Blog  Breaking Down Borders and Welcoming the Stranger through Medicine

Breaking Down Borders and Welcoming the Stranger through Medicine

By Ali Klein, Sci-Tech Israel Madricha 

I wasn’t sure what to expect from the Galilee Medical Center. I knew that it has been taking in injured Syrians for that last couple of years, but I didn’t know the extent of their work nor anything about the hospital.

The tour started off with going through to hospital and peeking into exam rooms in the radiology department such as X-ray rooms and CT-Scan rooms. The doctor taking us around explained how the machines work to the teens and gave examples of what they’d look for. For example, he showed us the X-rays of a Syrian victim whose leg was completely filled with screws and metal, pointing out how metal and bone appear differently on an X-ray.

The doctor even took us into a room where we could see a procedure in process. I overheard one camper say “This is like Grey’s Anatomy.” The doctor had told us that for most of the procedures they don’t use general anesthesia and therefore patients are mostly awake, they just can’t feel anything. This is something that surprised us all.

After the tour we were taken into the lecture room where a Cardiologist was describing the procedures and exams he does and what his job responsibilities are. He showed us a video from his lab, explaining his procedures while doing a heart exam. It felt like we were in the lab examining the heart with him.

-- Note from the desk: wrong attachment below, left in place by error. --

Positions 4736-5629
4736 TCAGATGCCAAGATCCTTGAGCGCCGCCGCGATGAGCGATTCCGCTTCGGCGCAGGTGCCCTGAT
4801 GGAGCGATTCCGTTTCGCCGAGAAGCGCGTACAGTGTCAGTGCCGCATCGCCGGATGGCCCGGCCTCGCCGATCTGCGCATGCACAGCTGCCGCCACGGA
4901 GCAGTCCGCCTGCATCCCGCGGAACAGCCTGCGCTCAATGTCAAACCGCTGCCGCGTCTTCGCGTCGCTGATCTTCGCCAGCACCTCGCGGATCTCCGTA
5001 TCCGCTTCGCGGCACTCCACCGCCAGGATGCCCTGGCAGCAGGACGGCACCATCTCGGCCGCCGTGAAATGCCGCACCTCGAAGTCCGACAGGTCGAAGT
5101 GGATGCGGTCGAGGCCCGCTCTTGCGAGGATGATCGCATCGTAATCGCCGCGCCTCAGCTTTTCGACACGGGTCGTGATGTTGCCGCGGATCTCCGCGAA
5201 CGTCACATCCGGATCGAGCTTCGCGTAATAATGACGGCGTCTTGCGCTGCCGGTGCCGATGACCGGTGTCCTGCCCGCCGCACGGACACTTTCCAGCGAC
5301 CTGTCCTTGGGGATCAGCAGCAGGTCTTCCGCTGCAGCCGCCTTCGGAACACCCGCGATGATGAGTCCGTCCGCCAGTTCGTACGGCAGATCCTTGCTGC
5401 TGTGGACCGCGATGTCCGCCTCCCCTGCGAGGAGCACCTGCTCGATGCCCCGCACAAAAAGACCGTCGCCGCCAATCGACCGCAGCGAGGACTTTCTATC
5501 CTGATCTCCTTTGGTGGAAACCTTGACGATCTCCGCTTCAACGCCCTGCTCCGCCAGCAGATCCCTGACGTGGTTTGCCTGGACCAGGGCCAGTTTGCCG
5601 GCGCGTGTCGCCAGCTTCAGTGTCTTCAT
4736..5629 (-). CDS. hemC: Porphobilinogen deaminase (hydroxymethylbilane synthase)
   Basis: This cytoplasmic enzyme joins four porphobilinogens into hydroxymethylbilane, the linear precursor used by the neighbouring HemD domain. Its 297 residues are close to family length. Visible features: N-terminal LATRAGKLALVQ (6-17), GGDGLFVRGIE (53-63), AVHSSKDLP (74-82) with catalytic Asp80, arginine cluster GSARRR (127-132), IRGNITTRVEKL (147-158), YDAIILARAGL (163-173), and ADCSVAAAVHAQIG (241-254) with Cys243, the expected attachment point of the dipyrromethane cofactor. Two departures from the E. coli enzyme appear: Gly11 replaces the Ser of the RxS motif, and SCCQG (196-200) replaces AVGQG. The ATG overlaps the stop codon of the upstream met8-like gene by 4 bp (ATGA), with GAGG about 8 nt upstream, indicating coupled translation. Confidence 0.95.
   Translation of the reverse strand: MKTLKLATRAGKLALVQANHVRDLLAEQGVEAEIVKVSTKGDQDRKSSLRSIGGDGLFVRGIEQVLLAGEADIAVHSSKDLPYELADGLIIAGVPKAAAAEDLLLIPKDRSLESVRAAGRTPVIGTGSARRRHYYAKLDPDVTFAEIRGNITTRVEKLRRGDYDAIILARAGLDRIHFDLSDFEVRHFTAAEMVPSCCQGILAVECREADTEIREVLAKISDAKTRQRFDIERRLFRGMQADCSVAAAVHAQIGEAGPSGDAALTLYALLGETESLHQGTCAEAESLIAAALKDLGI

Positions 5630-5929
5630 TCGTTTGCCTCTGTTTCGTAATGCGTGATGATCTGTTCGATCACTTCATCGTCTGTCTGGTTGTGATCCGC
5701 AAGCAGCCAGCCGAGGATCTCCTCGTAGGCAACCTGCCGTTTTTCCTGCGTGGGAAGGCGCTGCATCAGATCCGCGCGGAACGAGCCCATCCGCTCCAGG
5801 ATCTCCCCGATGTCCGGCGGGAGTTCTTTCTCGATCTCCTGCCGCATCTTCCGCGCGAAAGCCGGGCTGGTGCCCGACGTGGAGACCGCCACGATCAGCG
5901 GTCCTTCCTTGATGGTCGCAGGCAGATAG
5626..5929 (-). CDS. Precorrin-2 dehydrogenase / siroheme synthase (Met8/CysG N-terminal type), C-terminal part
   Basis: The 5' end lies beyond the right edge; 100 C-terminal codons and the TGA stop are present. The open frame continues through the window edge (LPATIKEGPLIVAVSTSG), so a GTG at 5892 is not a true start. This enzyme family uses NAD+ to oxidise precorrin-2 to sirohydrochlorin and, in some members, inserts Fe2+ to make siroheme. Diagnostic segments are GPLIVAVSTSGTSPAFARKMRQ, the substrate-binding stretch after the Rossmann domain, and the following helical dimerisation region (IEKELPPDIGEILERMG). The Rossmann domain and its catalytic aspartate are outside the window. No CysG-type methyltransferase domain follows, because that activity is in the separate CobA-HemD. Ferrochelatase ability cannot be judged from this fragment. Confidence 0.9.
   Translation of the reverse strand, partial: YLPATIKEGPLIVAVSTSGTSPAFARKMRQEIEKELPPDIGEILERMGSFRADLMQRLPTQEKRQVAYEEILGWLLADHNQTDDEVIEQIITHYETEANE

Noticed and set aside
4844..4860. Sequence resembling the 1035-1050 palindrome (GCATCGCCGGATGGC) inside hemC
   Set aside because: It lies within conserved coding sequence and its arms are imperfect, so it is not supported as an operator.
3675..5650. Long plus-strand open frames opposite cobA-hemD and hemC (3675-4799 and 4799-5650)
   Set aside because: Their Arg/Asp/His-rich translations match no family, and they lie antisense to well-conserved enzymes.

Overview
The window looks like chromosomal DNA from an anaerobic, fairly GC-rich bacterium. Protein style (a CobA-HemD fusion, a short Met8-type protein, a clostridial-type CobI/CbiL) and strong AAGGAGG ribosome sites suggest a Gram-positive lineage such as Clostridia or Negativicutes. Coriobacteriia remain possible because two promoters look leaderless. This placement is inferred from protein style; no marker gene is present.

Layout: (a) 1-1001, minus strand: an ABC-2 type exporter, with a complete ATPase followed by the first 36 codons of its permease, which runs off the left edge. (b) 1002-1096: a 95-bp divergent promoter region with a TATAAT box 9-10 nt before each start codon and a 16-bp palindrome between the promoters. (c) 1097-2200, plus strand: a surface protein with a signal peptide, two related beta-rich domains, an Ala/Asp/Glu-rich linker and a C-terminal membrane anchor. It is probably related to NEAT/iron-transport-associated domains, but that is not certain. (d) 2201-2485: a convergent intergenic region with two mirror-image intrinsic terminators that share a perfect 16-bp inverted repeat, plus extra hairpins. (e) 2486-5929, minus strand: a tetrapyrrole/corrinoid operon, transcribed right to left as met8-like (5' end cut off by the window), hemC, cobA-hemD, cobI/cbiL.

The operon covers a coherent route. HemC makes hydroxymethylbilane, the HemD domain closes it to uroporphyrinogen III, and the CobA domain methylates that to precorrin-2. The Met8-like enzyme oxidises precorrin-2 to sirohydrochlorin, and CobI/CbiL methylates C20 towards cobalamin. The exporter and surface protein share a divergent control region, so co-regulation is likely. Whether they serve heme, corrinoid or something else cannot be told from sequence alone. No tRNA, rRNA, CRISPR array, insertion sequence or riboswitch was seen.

We then began the discussion of the hospital’s geographical position in Israel and their role in treating people from Syria. The Hospital is about six miles away from the Lebanon border and the only hospital in Israel that provides medical treatment to people over the border due to their advanced medical techniques and their proximity to both Lebanon and Syria. The hospital has taken in thousands of people from Syria to treat them. The hospital allows them to stay for days, weeks, and even months. We watch a documentary that showed the impact the hospital has on their Syrian patients. Many of victims treated at the Galilee Medical Center say they were raised to be afraid of and dislike Israel and therefore at first don’t trust the Israeli doctors. Guided by the hospital’s motto “adam l’adam adam,” a person is a person to someone, they treat everyone equally no matter their race, religion, or ethnicity. This care that is given to each Syrian victim by Israeli doctors changes their perception of Israel as an enemy.

What was eye opening to all of us was how even though Israel and Syria do not get along with each other, this Israeli hospital has taken it upon themselves to care for Syrian civilians. It just goes to show how even with physical barriers separating countries, Israel is breaking down those borders to help people. It’s important for our teens to see how even with conflict, at the end of the day we’re all human and we want to help each other.

Author: rlandman

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